Getting to the Heart
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They stopped at a well near Sychar. Jesus sent His disciples off to find food while He stayed at the well to rest—and to keep an important appointment. At noon, a woman arrived at the well. Normally women collected their water in the early morning or in the evening, to avoid the heat of the day. That this woman came at noon was a strong indication that she was not an accepted member of Sychar’s society.
In any case, most Jewish men would not have spoken to her. She was a woman and a Samaritan at that. But Jesus wasn’t “most men.” He asked her for a drink of water and so began the conversation about the living water that would refresh a soul that He knew was shriveled and sore (John 4:9-15).
“If you knew the gift of God and who it is that asks you for a drink, you would have asked him and he would have given you living water…everyone who drinks of this water will be thirsty again, but whoever drinks the water I give him will never thirst. Indeed, the water I give him will become in him a spring of water welling up to eternal life” (John 4:10, 13, 14).
The woman didn’t, or couldn’t, or wouldn’t, understand (4:15) so Jesus changed His approach.
“He told her, ‘Go, call your husband and come back’” (4:16). Some, not knowing the story, might think that Jesus had lost patience with her lack of understanding and hoped, by asking for her husband, that He would find someone more enlightened to talk to. But that wasn’t the reason for His request. Jesus knew that she was living with a man to whom she was not married. In confronting her with her sin He spoke plainly to her need of a Saviour.
What would she do? Deny her sin? Justify her sin? Rationalize her sin?
Perhaps she thought to avoid talking about her sin by saying “I have no husband” ( 4:17a). But Jesus would not let her off the hook. “You are right when you say you have no husband. The fact is, you have had five husbands, and the man you now have is not your husband. What you have just said is quite true” (4:17b, 18).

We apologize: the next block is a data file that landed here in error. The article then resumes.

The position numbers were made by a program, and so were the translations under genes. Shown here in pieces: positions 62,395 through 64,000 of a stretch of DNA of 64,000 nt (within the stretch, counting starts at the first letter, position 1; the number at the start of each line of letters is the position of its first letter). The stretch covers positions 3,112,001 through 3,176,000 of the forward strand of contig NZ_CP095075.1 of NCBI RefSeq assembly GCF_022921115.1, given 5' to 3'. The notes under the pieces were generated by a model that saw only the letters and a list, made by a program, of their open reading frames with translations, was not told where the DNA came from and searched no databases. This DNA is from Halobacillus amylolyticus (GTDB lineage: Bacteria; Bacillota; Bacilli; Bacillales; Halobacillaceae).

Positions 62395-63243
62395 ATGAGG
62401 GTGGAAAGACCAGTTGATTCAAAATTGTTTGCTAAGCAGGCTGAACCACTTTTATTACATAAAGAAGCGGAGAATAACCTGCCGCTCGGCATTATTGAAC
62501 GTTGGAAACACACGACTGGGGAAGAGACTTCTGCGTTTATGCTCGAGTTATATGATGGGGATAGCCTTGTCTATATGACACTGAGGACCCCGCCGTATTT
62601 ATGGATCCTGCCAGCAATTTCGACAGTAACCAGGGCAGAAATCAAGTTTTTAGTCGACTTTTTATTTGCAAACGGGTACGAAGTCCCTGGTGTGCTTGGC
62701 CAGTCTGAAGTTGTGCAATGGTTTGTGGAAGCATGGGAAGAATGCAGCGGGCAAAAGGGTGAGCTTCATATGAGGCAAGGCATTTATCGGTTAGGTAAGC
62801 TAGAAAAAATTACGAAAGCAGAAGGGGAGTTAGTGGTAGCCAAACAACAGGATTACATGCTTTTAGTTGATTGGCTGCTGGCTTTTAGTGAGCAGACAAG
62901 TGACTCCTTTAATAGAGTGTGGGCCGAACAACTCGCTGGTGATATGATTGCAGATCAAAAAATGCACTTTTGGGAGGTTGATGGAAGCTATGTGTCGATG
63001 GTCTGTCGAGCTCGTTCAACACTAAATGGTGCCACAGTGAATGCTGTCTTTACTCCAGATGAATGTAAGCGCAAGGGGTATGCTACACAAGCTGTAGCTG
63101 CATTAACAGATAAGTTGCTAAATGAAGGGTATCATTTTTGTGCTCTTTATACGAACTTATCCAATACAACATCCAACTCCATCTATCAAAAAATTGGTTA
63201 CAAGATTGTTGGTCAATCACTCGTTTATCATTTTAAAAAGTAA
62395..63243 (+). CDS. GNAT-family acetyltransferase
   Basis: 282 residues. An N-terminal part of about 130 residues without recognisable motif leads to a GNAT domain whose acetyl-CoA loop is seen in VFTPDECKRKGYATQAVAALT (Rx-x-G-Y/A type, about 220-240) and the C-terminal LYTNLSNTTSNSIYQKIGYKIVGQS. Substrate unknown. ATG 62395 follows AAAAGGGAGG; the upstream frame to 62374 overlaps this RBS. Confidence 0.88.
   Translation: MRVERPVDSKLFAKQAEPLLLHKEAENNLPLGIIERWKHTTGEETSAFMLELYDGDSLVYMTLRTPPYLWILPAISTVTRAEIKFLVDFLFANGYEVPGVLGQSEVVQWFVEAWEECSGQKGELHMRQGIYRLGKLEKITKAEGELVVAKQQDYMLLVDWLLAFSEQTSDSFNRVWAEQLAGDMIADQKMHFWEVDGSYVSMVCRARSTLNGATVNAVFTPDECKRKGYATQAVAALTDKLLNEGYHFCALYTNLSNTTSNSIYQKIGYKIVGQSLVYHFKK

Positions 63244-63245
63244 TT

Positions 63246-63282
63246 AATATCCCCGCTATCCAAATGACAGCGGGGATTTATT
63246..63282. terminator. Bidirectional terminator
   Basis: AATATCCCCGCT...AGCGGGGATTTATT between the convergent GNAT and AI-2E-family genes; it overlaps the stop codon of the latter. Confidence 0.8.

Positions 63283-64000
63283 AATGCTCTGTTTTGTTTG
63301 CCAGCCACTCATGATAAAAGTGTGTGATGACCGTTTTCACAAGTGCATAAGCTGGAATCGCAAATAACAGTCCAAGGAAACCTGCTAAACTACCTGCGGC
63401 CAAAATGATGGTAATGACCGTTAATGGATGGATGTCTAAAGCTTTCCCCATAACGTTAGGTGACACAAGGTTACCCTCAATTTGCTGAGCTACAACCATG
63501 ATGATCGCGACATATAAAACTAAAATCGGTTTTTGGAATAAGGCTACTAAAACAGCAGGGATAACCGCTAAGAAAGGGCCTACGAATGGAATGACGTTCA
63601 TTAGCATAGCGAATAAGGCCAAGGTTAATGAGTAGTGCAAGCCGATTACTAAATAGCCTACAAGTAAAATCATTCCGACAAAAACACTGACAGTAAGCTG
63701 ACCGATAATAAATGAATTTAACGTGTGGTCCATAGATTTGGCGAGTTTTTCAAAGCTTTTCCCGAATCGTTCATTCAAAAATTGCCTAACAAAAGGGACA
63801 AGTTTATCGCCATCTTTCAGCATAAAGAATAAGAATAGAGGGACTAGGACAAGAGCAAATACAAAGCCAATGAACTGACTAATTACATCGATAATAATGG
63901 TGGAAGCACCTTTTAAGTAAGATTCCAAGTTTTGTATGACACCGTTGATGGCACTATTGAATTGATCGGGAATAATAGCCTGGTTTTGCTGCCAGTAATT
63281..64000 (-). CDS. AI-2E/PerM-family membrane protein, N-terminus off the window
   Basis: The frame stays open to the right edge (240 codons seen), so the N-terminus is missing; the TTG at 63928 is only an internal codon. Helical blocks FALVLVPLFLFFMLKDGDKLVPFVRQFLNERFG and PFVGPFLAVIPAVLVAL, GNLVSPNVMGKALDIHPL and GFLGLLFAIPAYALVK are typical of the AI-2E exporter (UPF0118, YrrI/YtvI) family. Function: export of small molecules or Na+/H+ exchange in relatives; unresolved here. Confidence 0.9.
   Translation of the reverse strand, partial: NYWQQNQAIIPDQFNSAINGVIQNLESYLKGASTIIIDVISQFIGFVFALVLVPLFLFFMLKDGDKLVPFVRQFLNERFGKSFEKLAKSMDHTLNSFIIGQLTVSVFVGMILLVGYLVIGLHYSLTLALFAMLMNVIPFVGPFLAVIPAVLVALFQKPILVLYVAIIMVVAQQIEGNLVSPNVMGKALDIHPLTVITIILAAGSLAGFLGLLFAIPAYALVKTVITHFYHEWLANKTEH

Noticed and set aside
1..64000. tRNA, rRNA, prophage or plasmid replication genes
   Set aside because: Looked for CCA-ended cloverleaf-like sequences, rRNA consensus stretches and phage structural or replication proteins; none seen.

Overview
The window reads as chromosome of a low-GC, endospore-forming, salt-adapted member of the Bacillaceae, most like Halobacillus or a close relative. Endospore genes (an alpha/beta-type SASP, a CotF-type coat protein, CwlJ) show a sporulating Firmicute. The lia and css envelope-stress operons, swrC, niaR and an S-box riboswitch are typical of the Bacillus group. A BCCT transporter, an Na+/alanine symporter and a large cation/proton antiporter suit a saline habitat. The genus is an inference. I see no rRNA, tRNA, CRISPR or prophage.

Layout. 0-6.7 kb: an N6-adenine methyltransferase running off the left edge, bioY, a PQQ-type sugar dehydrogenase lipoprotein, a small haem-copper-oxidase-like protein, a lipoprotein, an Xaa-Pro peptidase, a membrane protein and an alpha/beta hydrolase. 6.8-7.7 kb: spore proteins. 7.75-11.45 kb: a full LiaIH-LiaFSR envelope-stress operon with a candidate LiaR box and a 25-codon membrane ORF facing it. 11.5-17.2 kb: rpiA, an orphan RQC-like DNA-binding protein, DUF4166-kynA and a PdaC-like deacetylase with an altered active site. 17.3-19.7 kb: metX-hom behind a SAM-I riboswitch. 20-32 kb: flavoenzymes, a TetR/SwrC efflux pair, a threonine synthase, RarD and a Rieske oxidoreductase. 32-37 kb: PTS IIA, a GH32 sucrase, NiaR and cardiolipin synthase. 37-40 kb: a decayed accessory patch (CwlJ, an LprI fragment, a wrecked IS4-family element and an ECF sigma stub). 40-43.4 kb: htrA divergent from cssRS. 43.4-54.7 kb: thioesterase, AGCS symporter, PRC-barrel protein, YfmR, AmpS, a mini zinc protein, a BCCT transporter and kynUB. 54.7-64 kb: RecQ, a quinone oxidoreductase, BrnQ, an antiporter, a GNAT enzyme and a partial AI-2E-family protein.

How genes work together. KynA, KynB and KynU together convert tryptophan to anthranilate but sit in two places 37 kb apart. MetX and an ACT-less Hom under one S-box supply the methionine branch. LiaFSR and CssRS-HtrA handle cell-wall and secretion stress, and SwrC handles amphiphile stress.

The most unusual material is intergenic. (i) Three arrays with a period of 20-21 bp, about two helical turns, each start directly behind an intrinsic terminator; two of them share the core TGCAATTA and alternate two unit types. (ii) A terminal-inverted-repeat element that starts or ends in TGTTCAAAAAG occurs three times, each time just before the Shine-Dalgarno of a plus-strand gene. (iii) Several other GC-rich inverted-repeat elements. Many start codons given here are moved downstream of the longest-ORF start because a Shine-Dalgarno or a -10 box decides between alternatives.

But though she recognized that this man was no ordinary man, she wasn’t quite ready to face her sin, repent and believe. She tried to change the subject by asking His opinion on worship (always a good way to heat up a conversation). But Jesus pulled her back: “God is spirit, and his worshipers must worship in spirit and in truth” (4:24). Face the truth about your life my dear, if you really care about worshiping God.
She wasn’t quite ready yet: “The woman said, ‘I know that Messiah (called Christ) is coming. When he comes. he will explain everything to us’” (4:25). Perhaps a second opinion would help—later.
“Then Jesus declared, ‘I who speak to you am he’” (4:26). This was the point where a shriveled soul felt those first drops of living water. She knew, and though the knowledge was not perfect, the Samaritan woman knew enough to believe.
Someday I’d like to ask her about the rest of the story. How difficult was it to leave the man she was living with (or to kick him to the curb)? Was she ever able to overcome her past and be accepted by the rest of the townspeople? A little of the story is given to us in John 4:27-42, but nothing more of the personal life of this amazing theological discussion with a despised Samaritan woman is explained.
Of the many lessons to be drawn from this story perhaps one of the most significant is the need to confront the sin in order to save the sinner. Sometimes beautiful metaphors like living water work well to open the conversation but eventually sin has to be exposed, talked about, confessed and abandoned.
Jesus was gentle, but He was also direct. Neither is easy but both are always essential.